2 Months: You’re a Human! (Sort of)

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Greetings, H-Train!

Congratulations (once again, mostly to me and your father). Little one (and I use that term only in comparison to full-grown adults), you are two months old. You have changed so much in the last four weeks — and so, so, so much since birth — that I can hardly believe you are the same creature that was wrested (quite angrily, I might add) from my insides via voluntary disembowelment on my grandpa’s 100th birthday. Speaking of “angrily,” in fact, the only reason I know it’s you is that your little stink face hasn’t changed since the day you came out.

2015-01-28 21.48.45 2015-02-12 18.52.372015-03-06 15.40.22Luckily, we see a lot less of that face these days. Your dad and I have gotten fairly good at figuring out what the fuck it is you want, although, to be fair, that’s because the choices are pretty minimal: Either you’re hungry (more on that in a minute), you want to be picked up, or your diaper is just the slightest bit wet (you will take a catastrophic blowout crap, on the other hand, and be fairly content to sit in it for hours). Otherwise, you have become…well, I wouldn’t say a “mellow” baby by any stretch (again, more on that in a minute), but a fairly reasonable one most of the time.

This month, your hobbies included, but were not limited to:

MOAR SHAPES ZOMFG SHAPES SHAPES SHAPES. You can see more each day, and as a result you have become entranced with the world around you, whether that be the shapes on the wall and your spiffy new mobile (in the bassinet you still refuse to sleep in, or even be in for more than 5 minutes), your Freddie the Firefly toy (a gift from Aunt Lisa), or — praise every deity alive — the toy bar on your godforsaken Fisher-Price seat, which you have — praise be — finally decided you like. This means that I can go to the bathroom in peace when nobody else is home but you and me. The other day you not only noticed the low-hanging toy in the middle of the bar — you reached your chubby little mitt out and batted it. You are becoming a little person. You see things and react to them. It is amazing.

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Chowing the fuck down and its attendant results. You are huge. At your one-month checkup you clocked in at the 75th percentile for height and the 85th for weight. This time I am betting you’ll tip into the 90s. Everyone who sees you assumes you are four months old (they also assume you’re a boy, but hey), and it doesn’t help matters that you’ve basically been able to hold your big fat noggin up since the day you came out, and can hold it up like a grown-up at this point. It seems like you are never not in a growth spurt, which can be tough on your ol’ mother’s titties, truth be told — and my psyche as well, because there are many days when, despite your girth and the indisputable fact that you don’t need to eat as much and as often as you do, you are unsatisfied with what I’ve got on offer, and you pop off in the middle of nursing and let loose this heartbreaking little whimper that I would do anything to comfort out of you. Little one (again, comparatively), I am so sorry I can only make enough milk to get you super-duper-fat, as opposed to super-duper-duper-fat.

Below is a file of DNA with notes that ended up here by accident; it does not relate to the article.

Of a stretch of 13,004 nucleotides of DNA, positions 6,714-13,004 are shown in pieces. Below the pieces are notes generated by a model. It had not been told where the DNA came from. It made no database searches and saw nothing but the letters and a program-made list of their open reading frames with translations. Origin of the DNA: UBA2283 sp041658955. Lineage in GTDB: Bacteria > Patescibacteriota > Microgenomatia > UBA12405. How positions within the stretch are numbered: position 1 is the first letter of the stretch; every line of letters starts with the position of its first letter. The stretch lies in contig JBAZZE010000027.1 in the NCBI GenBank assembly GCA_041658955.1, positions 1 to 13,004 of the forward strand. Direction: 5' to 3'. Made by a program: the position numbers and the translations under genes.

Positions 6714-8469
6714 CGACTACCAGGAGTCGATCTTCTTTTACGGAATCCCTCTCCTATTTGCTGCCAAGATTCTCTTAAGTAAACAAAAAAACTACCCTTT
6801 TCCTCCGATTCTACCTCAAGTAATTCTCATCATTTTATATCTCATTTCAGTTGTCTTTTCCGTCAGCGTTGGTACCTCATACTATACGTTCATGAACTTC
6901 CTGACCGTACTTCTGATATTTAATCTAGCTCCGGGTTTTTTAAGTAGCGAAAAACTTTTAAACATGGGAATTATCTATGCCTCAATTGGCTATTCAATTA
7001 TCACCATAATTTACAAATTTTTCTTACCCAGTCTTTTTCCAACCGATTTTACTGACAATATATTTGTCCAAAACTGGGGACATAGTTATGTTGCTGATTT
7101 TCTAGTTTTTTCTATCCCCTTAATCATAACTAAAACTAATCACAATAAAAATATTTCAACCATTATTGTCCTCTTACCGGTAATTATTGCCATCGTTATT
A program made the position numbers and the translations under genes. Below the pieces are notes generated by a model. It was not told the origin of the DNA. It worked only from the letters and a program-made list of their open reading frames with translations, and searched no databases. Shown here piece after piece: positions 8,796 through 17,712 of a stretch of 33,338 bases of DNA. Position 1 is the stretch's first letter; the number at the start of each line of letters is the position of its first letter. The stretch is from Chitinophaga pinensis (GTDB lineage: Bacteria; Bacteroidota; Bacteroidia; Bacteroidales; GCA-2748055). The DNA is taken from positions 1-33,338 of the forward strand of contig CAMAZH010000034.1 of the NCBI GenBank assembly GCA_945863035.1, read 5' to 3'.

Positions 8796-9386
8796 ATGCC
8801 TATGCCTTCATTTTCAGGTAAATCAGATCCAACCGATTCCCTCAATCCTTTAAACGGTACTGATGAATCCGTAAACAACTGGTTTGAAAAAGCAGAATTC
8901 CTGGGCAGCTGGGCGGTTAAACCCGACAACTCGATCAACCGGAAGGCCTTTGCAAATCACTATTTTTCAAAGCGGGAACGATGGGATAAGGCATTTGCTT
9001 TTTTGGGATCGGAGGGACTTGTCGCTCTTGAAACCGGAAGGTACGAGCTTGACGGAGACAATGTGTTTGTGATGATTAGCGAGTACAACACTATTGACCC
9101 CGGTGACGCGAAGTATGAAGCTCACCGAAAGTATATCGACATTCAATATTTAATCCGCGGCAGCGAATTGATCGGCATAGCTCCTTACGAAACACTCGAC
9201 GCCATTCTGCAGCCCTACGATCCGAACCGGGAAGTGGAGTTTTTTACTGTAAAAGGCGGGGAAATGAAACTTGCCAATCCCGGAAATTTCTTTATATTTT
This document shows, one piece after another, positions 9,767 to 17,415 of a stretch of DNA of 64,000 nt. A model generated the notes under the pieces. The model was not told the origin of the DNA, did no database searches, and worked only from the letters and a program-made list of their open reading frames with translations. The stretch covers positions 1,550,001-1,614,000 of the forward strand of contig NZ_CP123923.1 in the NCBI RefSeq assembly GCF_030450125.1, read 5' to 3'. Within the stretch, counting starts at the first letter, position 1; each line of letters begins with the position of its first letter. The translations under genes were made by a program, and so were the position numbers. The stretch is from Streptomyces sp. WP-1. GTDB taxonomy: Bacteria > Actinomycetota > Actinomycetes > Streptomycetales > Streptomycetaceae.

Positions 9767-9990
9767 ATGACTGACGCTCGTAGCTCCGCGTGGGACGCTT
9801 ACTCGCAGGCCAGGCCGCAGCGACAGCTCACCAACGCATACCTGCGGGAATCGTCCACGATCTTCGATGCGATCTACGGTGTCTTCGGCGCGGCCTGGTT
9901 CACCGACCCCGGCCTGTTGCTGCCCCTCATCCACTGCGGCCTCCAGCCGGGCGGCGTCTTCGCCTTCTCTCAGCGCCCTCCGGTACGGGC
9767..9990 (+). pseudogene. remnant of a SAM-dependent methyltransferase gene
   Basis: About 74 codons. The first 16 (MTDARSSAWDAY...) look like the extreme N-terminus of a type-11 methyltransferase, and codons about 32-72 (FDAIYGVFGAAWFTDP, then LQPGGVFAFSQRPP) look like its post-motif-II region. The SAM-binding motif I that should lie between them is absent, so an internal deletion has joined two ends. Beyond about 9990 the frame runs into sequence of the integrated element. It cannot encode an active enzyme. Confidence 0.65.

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SMILING! You have (as babies do) the most adorable smile, and now you flash it a me and your dad all day long. 

 

  

  

  Oh, darling, I love you so. Here’s something I’ve discovered since becoming a parent. I have a far vaster reservoir of patience than I ever thought possible — I’ve always just had the luxury of being as impatient as I wanted and impacting only other adults or my peers (when I was an impatient youngster). And the payoff for being patient, for realizing that I just can’t do everything I want to do or once could do — I can’t even do a fraction of it, and what I can do I do poorly (case in point: this blog post, done in fits and starts, mostly with a slobbering baby on my chest)? Everything I have put into this chubby little person, all of the devotion and love and vast reservoirs of time and every damn bit of my life force and then some, I have gotten back out thousandfold.